When Susan Venditti started volunteering with Out of the Cold 20 years ago, it seemed like the perfect gig.
She felt good about what she was doing by helping homeless people stay safe, warm and fed on a cold winter’s night. But even better, when she finished her shift, she could return to her “pretty perfect life” and never get too emotionally involved with the people she’d assist, though she certainly had plenty of judgment.
“It was a wonderful volunteering job, I thought. I felt great about helping and I was so sure it would interfere with nothing,” Venditti recalled. “I felt I knew a lot about homeless people; where just like many others, I had a lot of assumptions. I knew exactly what they should do, how they should be living their lives. The only problem was I didn’t actually know a homeless person at the time and I certainly didn’t know any of the them by their name.”
That changed one shift when a woman approached Venditti and implored her to do something more.
“(She said) ‘You middle class ladies have to help us because we’re going to die out here.’ This was a direct call to action,” Venditti remembered. “Message received.”
Encouraging graduates to use their education to build a better world was the message Venditti hoped was received Tuesday morning when she relayed that and many other stories of self-awareness and growth at the Social Sciences convocation ceremony where she was presented with an honorary degree from Brock.
The humanitarian is one of two recipients to receive an honorary degree from the University during spring convication. Canadian astronaut and neurologist Roberta Bondar will be recognized Friday.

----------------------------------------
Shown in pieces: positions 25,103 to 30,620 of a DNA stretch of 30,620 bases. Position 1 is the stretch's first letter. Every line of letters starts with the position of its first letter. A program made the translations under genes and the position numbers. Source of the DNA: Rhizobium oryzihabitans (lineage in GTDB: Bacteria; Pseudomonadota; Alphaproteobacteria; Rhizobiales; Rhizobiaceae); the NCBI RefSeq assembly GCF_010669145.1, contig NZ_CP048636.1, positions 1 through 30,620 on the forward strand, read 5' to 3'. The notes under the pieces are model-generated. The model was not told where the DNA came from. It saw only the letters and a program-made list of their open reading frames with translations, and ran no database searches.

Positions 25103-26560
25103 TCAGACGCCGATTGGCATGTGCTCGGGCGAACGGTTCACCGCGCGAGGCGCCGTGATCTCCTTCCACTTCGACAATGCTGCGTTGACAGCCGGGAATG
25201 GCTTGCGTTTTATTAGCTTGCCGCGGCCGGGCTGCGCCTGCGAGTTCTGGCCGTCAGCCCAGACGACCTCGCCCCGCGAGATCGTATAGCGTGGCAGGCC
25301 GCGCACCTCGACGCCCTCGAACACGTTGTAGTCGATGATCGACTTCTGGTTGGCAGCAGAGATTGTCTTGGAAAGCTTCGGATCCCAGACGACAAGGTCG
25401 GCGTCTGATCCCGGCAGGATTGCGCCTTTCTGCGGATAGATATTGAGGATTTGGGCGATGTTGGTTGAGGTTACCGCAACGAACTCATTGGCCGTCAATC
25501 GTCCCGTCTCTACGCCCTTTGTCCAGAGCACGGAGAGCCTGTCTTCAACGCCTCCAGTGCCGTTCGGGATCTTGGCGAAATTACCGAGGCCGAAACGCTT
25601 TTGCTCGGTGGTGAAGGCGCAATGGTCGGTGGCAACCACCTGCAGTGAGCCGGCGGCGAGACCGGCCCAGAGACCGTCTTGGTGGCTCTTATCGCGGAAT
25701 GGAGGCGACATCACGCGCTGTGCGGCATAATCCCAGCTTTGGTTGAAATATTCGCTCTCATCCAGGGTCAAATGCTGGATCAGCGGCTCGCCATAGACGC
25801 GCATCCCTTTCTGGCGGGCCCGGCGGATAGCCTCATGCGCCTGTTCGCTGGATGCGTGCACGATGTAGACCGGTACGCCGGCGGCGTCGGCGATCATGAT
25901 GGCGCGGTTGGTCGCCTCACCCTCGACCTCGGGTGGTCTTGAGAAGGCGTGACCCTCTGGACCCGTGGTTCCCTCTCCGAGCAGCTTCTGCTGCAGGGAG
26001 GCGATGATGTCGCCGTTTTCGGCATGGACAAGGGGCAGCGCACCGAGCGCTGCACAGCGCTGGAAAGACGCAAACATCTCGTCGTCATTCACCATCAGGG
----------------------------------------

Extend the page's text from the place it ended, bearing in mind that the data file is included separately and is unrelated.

As the executive director of Start Me Up Niagara, Venditti has long since traded in her emotionally detached existence to throw herself into helping St. Catharines’ homeless and unemployed, and those with mental illness.
She told graduates that a better future is built by caring, and forgetting the boundaries that separate us.
“I’ve learned that everyone has value,” Venditti said. “I know that being kind is more important than being right. I know that life moves in directions beyond imagination. I know that hard work and perseverance make a difference. I know there’s much left to do.
“Graduates see how fortunate you are. Be grateful,” she added. “Use your education to make a difference. Start with those nearest you then spread your wings. There’s still time to build a better world.”
Political Science Prof. Paul Hamilton offered graduates a similar message Tuesday afternoon when he gave the convocation address after receiving the Social Sciences Faculty Award for Excellence in Teaching.
Hamilton, who graduated from Brock in 1990, recalled going off into the world at more optimistic time than those embarking on the rest of their lives Tuesday.
He conjured Star Trek character Mr. Spock as he told graduates that in a world of religious demagogues, climate change deniers and anti-vaxers who ignore scientific fact, Spock’s virtue of reason is needed more than ever.
“What could I possibly offer you to cure the ills of the day? I think we need to embrace our inner Spock…. It is through reason that we reach the best decisions, have dialogue and don’t try to stifle differing views.”
Also recognized Tuesday were graduates Kaitlyn McKay (BA) and Paul Adachi (PhD), who were presented with Spirit of Brock medals for demonstrating leadership, courage, innovation, inspiration and community involvement while studying at Brock.
Charissa DiMarco and Eryn Hartmier both received Dean’s Medals for having the highest standing in their respective degree programs.